PLEASANT VIEW -- Residents along 500 West in Pleasant View will be able to rest easier as a result of the suspension, at least for now, of noisy nighttime gravel hauling to a Utah Department of Transportation Interstate 15 lane-expansion project in Layton.
Towers Sand & Gravel has relinquished the hauling contract with Granite Construction, which is managing the I-15 project, said Kent Butters, president of Towers.
"It wasn't making sense to fight everybody to do it to make a living," he said.
Towers officials said in a prepared statement it has relinquished a contract worth more than $250,000 to appease residents who complained about hauling operations at a Pleasant View City Council meeting last week.
Towers was a subcontractor for the project managed by Salt Lake City-based Granite Construction.
Granite Construction has found another source of gravel for the I-15 project and will not require Towers trucks to bring materials to the project site, Vic Saunders, a spokesman for UDOT, said Tuesday.
"They have decided to do something different," he said.
Officials with Granite could not be reached for comment regarding the company's specific arrangements with Towers regarding the project.
As many as 25 trucks a night, from 8 p.m. to 6 a.m., were slated to travel from a gravel pit down 4300 North, then down 500 West onto Elberta Drive for the duration of a 13-week contract, said Pleasant View City Administrator J.J. Allen.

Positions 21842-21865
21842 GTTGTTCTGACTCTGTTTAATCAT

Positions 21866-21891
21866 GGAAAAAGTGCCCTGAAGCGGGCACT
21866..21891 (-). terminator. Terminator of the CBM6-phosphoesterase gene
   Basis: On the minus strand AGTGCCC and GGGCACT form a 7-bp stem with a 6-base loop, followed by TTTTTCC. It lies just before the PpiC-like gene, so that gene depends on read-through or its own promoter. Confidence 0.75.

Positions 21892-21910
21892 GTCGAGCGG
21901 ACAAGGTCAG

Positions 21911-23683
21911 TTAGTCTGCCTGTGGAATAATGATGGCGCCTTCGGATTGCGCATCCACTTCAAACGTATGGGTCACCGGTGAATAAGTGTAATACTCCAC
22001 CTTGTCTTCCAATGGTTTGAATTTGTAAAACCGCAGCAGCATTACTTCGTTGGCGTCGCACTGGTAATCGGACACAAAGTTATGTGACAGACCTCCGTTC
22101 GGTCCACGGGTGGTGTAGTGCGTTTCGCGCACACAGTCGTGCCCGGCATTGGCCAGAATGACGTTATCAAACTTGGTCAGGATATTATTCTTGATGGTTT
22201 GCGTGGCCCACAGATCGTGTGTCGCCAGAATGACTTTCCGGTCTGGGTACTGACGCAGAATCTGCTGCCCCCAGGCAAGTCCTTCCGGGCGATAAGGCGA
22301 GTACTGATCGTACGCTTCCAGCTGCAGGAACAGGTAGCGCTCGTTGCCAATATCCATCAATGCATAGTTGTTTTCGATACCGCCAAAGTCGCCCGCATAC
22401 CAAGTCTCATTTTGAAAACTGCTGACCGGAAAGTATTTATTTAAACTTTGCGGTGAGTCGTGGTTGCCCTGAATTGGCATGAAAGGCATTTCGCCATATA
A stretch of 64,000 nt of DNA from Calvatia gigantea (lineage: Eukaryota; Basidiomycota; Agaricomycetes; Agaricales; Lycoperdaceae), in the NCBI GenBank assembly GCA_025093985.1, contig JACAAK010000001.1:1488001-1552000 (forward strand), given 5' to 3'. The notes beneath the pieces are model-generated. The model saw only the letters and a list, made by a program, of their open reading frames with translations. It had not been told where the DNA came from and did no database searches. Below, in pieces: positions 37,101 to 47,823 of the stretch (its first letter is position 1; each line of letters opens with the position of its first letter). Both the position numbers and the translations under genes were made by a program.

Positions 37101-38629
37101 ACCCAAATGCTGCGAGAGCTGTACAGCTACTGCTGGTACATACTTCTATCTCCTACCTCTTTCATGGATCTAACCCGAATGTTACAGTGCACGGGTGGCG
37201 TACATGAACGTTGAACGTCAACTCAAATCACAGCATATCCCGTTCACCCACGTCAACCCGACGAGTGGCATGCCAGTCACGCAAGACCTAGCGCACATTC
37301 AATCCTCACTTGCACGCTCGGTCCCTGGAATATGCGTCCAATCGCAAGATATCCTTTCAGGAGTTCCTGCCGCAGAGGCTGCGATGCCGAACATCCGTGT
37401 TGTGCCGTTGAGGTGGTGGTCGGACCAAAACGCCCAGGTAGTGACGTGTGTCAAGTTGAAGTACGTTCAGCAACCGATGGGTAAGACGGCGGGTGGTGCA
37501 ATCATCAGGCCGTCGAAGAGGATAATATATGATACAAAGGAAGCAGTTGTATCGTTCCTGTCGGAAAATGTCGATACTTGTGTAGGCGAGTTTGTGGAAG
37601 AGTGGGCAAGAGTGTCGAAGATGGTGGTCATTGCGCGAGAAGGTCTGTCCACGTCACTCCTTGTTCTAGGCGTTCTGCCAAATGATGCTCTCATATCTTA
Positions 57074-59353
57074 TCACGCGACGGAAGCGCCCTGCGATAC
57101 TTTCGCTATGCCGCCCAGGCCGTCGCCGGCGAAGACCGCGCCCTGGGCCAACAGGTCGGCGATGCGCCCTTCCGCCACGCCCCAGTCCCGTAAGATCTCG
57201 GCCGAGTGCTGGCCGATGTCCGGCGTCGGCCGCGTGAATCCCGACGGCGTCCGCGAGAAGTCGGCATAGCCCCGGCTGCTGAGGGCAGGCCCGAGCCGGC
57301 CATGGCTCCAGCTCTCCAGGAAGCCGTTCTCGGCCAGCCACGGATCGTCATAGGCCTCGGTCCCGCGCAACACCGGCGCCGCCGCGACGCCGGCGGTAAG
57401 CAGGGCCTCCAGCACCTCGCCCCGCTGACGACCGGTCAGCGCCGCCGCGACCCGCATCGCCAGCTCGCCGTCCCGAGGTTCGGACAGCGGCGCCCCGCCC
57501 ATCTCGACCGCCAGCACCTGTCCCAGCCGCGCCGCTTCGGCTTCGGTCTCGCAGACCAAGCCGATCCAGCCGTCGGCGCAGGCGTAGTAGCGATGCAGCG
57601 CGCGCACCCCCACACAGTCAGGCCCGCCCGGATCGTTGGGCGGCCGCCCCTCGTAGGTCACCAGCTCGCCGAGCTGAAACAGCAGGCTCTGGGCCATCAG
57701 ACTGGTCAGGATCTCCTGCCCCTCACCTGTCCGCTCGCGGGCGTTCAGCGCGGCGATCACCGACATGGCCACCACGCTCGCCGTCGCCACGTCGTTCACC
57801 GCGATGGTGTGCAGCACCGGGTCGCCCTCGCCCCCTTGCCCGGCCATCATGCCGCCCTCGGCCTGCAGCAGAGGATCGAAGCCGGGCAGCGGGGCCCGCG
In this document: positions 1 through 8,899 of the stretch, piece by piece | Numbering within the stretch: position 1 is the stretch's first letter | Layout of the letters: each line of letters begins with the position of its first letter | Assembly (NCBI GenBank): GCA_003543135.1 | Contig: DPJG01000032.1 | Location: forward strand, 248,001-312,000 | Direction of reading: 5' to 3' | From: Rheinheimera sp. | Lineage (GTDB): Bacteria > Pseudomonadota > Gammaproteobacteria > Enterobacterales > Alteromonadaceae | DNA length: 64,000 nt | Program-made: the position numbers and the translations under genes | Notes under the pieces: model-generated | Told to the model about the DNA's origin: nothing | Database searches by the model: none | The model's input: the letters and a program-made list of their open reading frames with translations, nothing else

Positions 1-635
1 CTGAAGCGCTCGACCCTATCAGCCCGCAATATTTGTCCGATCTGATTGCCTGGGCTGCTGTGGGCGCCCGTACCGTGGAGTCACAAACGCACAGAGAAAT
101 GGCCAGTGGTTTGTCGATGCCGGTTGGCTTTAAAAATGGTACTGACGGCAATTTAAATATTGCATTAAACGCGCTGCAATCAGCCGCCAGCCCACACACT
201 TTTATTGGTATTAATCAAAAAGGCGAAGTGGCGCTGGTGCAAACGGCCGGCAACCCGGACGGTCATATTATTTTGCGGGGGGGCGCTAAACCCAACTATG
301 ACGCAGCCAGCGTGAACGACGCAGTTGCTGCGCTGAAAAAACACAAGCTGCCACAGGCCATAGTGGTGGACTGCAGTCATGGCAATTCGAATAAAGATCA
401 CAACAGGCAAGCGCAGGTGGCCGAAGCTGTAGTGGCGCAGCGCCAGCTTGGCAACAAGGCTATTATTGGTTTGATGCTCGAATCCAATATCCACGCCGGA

Pleasant View officials are glad that Towers has suspended nighttime hauling because of potential health problems for residents along 500 West who have difficulty sleeping because of the noise from trucks, Allen said.
Towers said in its statement the decision to suspend nighttime hauling was not made lightly.
"Numerous concerns had to be considered, including noise and other quality-of-life impacts on haul-route residents, impacts on the overall cost of completing the I-15 lane-expansion project, and the large financial impact to the Towers family of companies, their employees and Pleasant View City," the company said. "While this action is obviously a welcome reprieve for Pleasant View residents, this is only a temporary goodwill Band-Aid to the overall problem."
More than 20,000 truckloads from Towers and other companies using the gravel pit are scheduled to use Pleasant View roads this year for projects that may involve nighttime hauling, Butters said.
Towers also said in the statement that the only solution to the nighttime truck noise problem is a western route off of the hill near the 4300 North gravel pit.
"Towers is continuing their efforts to secure alternate routes off of the hill, as well as attempting to purchase buffer zones around our pit, all to minimize impacts on Pleasant View City and its residents," the company said.